Bangladesh has made considerable progress against human development indicators in recent years, but malnutrition resulting from poor dietary diversity and low micronutrient intakes remains entrenched. Fish is central to the Bangladeshi diet and small fish species are an important micronutrient source. Although fish consumption per capita has increased in recent years as a result of rapid expansion of aquaculture, it is likely that consumption of fish from capture fisheries (including small indigenous species particularly rich in micronutrients), has declined.
This study estimated the adoption rate of integrated aquaculture-agriculture (IAA) technologies in Bangladesh and their impact on poverty and fish and food consumption in adopting households. We used a novel, simulation-based approach to impact assessment called Tradeoff Analysis for Multi-Dimensional Impact Assessment (TOA-MD).
Aquaculture has long been promoted by development institutions in Bangladesh on the understanding that it can alleviate poverty. Most of this attention has focused on forms of the activity commonly referred to as ‘small-scale’. This article draws on concepts from the literature on agricultural growth and elaborates a typology of aquaculture based on relations of production which suggests that, in Bangladesh, quasi-capitalist forms of aquaculture may possess greater potential to reduce poverty and enhance food security than the quasi-peasant modes of production generally assumed to do so.
The Coral Triangle (CT) includes some or all of the land and seas of six countries: Indonesia, Malaysia, Papua New Guinea, the Philippines, the Solomon Islands, and Timor-Leste (CT6). It covers only 1.1% of the world's area, but is the global hotspot for marine biodiversity and a rich spawning area for tuna. One-third of the CT6 population and millions more from outside the region are dependent on these resources. However, a range of human pressures threaten the biological health and diversity in the CT, affecting the food security and livelihoods of these people.
This paper evaluates the existing evidence of how and to what extent capture fisheries and aquaculture contribute to food security and poverty reduction. In doing so the authors evaluate the quality and scientific rigor of that evidence, identify the key conclusions that emerge from the literature, and assess whether these conclusions are consistent across the sources.
In the developing world, more than 1 billion people depend on fish for most of their animal protein, and another 1 billion people depend on livestock. Poor people, especially women and children, typically eat very little meat, milk and fish. This contributes to nutrient deficiencies and poor physical and cognitive development for children and poor health and livelihood outcomes for adults.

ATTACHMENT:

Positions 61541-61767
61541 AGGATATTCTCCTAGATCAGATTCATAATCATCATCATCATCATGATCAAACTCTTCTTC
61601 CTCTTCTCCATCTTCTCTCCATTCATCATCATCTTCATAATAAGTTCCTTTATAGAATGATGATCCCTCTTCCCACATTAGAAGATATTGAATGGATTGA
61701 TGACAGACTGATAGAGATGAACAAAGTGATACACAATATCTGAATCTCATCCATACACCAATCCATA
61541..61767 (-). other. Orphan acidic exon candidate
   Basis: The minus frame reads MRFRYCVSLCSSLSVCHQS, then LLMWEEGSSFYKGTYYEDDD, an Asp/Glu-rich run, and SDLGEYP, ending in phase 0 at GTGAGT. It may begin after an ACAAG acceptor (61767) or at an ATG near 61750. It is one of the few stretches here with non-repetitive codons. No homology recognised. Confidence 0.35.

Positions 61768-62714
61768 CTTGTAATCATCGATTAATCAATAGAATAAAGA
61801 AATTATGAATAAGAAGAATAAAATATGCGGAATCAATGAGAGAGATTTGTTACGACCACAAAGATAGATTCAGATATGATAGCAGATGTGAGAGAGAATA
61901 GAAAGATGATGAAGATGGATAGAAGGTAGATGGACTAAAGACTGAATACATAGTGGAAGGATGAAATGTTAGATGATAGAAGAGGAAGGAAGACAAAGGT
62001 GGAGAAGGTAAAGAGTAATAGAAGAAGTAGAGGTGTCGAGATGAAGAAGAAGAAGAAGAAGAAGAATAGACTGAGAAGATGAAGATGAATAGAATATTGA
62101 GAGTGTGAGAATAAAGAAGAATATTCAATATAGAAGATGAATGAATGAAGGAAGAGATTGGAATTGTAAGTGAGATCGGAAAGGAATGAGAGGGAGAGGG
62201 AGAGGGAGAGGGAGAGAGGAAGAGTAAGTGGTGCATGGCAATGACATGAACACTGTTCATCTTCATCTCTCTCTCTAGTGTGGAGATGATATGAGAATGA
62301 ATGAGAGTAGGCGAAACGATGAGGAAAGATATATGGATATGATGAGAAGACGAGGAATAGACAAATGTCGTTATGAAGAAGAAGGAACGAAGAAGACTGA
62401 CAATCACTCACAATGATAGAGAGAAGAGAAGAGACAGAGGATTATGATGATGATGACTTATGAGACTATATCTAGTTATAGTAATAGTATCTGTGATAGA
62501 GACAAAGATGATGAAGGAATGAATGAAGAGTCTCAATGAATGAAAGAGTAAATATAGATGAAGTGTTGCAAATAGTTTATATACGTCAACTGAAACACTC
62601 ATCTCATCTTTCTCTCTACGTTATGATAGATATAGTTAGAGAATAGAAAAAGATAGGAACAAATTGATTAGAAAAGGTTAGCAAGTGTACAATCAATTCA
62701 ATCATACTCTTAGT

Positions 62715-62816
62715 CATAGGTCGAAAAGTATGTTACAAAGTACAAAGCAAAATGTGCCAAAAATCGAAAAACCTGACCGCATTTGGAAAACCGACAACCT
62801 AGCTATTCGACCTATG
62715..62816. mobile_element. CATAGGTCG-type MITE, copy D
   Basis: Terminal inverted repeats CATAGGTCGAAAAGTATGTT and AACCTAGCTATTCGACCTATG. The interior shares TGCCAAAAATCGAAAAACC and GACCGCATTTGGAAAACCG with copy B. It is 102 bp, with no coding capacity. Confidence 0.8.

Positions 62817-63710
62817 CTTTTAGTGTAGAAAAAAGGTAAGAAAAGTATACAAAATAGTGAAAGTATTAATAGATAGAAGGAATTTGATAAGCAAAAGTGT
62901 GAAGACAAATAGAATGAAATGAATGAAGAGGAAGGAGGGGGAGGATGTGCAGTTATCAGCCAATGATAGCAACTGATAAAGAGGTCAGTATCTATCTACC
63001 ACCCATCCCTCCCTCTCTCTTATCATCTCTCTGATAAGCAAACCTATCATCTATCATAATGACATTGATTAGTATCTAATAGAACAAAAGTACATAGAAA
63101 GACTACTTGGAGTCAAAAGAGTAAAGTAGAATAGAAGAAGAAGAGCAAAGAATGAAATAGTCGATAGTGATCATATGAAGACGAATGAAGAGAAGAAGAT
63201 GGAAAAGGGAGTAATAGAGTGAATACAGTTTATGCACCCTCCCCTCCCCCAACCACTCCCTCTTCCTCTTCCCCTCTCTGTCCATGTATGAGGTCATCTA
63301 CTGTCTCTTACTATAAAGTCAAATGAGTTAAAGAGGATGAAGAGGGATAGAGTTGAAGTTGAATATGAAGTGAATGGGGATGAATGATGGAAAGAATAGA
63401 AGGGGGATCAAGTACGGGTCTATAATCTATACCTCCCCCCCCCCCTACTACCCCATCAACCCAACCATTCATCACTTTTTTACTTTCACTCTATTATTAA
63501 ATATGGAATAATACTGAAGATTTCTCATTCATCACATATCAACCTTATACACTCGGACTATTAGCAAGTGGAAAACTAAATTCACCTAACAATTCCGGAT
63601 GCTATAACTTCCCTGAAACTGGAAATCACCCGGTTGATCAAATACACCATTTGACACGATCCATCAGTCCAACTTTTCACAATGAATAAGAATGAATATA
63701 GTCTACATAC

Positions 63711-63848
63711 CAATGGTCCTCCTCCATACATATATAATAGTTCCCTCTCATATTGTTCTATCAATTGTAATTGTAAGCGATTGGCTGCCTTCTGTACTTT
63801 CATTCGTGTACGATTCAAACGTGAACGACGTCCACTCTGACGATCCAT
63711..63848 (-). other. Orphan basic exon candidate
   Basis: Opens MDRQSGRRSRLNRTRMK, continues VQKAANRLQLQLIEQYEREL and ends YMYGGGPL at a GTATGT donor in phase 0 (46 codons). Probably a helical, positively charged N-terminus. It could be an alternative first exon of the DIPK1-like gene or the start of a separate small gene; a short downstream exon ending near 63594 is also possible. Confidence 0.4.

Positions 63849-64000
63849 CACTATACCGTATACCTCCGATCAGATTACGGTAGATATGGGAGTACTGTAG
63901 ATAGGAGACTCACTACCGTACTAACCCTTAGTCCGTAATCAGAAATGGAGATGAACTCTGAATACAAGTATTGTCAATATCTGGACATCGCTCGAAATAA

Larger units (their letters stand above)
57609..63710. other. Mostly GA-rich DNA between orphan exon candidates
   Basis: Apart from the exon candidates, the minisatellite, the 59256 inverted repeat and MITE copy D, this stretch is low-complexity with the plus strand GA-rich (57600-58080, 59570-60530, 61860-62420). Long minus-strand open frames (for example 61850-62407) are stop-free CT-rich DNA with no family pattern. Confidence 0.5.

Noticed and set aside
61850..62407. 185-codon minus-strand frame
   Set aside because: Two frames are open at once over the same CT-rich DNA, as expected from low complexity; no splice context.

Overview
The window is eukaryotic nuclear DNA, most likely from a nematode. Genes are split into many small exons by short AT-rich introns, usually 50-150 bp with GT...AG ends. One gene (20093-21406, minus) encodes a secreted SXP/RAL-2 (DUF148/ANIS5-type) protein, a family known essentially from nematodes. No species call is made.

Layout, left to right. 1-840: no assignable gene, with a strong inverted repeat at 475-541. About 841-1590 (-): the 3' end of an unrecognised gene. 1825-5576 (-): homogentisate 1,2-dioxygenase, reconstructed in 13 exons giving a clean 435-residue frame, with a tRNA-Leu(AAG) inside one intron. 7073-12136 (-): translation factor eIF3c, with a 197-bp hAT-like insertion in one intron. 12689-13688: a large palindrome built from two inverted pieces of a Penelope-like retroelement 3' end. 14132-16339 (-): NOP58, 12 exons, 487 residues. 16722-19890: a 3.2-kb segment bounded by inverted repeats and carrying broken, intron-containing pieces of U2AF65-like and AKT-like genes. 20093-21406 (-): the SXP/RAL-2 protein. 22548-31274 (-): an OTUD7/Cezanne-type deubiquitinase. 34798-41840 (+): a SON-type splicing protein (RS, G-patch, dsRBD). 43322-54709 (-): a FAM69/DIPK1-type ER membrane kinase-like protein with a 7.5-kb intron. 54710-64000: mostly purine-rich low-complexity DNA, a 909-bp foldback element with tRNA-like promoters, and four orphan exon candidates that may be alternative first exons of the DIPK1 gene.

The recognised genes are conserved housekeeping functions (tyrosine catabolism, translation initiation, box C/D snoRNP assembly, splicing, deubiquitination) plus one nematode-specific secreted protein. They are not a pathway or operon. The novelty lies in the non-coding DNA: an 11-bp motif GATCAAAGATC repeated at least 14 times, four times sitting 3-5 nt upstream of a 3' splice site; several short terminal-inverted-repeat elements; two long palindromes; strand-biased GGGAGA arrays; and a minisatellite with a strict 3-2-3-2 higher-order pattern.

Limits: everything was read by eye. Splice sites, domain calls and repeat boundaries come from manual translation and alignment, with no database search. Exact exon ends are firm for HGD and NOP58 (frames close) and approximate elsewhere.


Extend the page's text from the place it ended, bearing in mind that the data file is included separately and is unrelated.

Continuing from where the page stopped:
The USAID-funded Cereal Systems Initiative for South Asia in Bangladesh (CSISA-BD) project is a five-year initiative implemented through a collaboration between three CGIAR member centers, the International Rice Research Institute (IRRI), International Maize and Wheat Improvement Center (CIMMYT) and WorldFish. The project aims to increase household income, food security and livelihoods in impoverished and agriculturally-dependent regions of Bangladesh.
There is compelling evidence that increased gender equity can make a significant contribution towards alleviating poverty and increasing food security. But past efforts to integrate gender into agricultural research and development practice have failed to address the inequalities that limit women’s access to agricultural inputs, markets, resources and advice. A Gender Transformative Approach (GTA) goes beyond just considering the symptoms of gender inequality, and addresses the social norms, attitudes, behaviors and social systems that underlie them.
Aquaculture’s contribution to the world’s food basket is essential as global demand for fish grows. Today, fish provides more than 1 billion people with most of their daily animal protein. And, in regions with the greatest number of resource-poor and vulnerable people, fish is often the primary animal-source food. This fact sheet presents the key benefits of aquaculture to nutrition, food security and the role of WorldFish in supporting and improving the growth of sustainable aquaculture.
The European Union-supported Agriculture and Nutrition Extension Project (ANEP) began in Bangladesh and Nepal in December 2011 and ended in November 2014. The objectives of the project were to: (1) improve the food security and nutrition of smallholders by facilitating the adoption of productive and environmentally sustainable agricultural technologies that improve beneficiaries’ livelihoods; and (2) create and develop market links to improve food and nutritional security of both rural producers and urban consumers in Bangladesh and Nepal.